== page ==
I recommend this book to everyone. It’s a well written classic that may be a little too serious for some young adults, but is great for high schoolers and adults.

Anna Karenina

Anna Karenina by: Leo Tolstoy

Challenges: My Year of Reading Dangerously, TBR Challenge, Eponymous Challenge

Published: 1873

# of pages: 853

Quote: “As the reading proceeded, especially at the frequent and rapid repetitions of the same words, ‘Lord, have mercy upon us!’ which sounded like ‘Lordavmercpons!‘, Levin felt that his mind was closed and sealed . . . ‘Well, it will soon be over now,’ he thought. ‘No, I believe he’s going back to the beginning again,’ he thought, listening to the prayers.” -Levin pp. 464-465

I substituted Anna Karenina for Lolita in the Reading Dangerously’s June challenge. I went to the library to get Lolita and couldn’t find it so I grabbed this instead since I needed it for other challenges.

I was afraid of reading this book and was amazed that it was easier to read and I enjoyed it more than I had imagined. My only complaint is that the eighth and last section could have been reduced to a couple of pages! At that point I just wanted to know what happened to the remaining characters and while Tolstoy does give us that information, I felt like he was really cramming in a lot of other stuff that should have been dispersed throughout the book (of course, he is the worldwide famous author who has gone down in history and I couldn’t write a book if I tried!).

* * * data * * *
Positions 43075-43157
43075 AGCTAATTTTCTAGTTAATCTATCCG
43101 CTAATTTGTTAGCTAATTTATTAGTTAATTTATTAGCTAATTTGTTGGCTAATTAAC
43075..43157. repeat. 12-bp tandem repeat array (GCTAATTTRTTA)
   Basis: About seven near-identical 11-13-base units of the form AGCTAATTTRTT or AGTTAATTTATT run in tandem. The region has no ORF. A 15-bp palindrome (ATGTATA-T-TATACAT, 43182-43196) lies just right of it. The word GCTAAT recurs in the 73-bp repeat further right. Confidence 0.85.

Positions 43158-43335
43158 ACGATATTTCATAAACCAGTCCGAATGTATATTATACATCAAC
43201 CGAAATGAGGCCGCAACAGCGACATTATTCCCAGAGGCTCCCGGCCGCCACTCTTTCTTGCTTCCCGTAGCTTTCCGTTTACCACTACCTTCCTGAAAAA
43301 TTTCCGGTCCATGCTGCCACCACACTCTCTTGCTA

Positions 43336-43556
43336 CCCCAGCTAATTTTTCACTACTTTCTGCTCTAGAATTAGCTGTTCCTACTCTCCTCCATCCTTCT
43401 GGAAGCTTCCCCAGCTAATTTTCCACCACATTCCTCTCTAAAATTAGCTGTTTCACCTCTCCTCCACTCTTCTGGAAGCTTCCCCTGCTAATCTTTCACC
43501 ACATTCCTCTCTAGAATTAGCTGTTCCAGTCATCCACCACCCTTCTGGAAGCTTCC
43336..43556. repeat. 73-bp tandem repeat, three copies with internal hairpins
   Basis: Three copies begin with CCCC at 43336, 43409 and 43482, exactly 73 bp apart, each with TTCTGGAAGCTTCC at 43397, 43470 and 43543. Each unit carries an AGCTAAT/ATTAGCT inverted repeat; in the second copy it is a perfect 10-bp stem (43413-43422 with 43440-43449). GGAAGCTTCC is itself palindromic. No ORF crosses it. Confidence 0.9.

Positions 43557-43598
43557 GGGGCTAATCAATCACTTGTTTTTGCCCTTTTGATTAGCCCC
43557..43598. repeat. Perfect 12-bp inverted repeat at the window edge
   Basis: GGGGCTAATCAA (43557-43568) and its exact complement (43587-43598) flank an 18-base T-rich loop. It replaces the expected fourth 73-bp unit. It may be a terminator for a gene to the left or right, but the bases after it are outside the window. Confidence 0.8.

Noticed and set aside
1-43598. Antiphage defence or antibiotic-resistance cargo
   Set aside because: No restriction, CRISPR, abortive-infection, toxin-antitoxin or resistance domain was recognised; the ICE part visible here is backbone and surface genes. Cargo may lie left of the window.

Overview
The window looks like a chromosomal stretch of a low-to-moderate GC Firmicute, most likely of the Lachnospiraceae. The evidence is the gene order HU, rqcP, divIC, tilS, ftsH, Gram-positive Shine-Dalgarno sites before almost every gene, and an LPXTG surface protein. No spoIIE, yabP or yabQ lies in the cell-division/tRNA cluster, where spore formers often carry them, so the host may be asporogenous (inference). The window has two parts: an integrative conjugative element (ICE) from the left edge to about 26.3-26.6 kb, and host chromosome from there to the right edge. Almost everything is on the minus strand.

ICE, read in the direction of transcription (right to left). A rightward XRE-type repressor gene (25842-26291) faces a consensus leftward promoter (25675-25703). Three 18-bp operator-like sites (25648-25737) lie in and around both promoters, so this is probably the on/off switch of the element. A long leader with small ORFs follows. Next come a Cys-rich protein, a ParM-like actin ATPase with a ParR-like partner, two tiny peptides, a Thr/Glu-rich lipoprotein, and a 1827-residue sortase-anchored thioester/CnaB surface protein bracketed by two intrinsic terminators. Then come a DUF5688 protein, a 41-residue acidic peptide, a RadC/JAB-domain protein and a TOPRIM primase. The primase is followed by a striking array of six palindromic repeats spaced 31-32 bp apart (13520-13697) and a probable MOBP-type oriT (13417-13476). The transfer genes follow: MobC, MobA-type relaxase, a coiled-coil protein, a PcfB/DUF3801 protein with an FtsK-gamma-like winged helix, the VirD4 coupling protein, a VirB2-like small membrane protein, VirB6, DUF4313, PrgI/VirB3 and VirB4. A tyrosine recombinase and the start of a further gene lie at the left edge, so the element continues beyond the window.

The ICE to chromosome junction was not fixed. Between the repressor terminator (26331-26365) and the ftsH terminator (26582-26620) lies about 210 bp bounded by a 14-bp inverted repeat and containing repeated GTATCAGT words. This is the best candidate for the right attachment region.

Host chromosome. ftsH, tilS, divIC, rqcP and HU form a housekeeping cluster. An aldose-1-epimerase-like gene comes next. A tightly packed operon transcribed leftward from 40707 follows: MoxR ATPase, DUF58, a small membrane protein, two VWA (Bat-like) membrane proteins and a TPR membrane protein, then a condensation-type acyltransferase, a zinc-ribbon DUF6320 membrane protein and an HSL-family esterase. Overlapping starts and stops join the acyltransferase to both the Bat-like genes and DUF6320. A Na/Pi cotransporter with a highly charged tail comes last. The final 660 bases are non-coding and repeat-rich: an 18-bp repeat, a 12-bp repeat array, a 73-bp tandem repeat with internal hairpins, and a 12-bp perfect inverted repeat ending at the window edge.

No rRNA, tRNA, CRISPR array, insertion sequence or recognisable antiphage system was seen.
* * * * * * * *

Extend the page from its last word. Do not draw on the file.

Anna Karenina is, of course, about a woman named Anna. However, I was interested to discover that it also closely follows the Alexandrovna sisters and their familys. There’s 3 sisters: Natalie, Dolly, and Kitty. Dolly and Kitty are main characters as well as Dolly’s husband and Kitty’s love interests. Anna gets mixed in as a result of falling in love with one of Kitty’s favorite young men, Vronsky, and Levin is pulled in to the story because he falls in love with Kitty. Karenin is Anna’s husband and so is featured in many chapters. Confused yet? The only other main characters are Koznyshev and Nikolai, Levin’s brothers.

The novel has a timeline that spans over a couple of years. A lot of things happen in these years, people fall in love, marry, die, have babies, learn important life lessons. I was mainly interested in the stories, especially Kitty’s. I liked her character. I didn’t always like Levin, although I have heard that Tolstoy based this character off of himself. Levin is full of thoughts and loves to ponder these thoughts. He’s always changing his views and learning new things. Some of it is interesting, but I couldn’t force myself to care too much about the peasants and how they affected agriculture. I’m sure that at the time this novel was published that must have been an issue, but it tainted my pleasure of reading the parts that followed Levin. Also, he kind of annoyed me because of how moody he was. Everytime he was around people he was angry and frustrated. However, his love for Kitty was really sweet and I liked how he (mostly) was happy with her.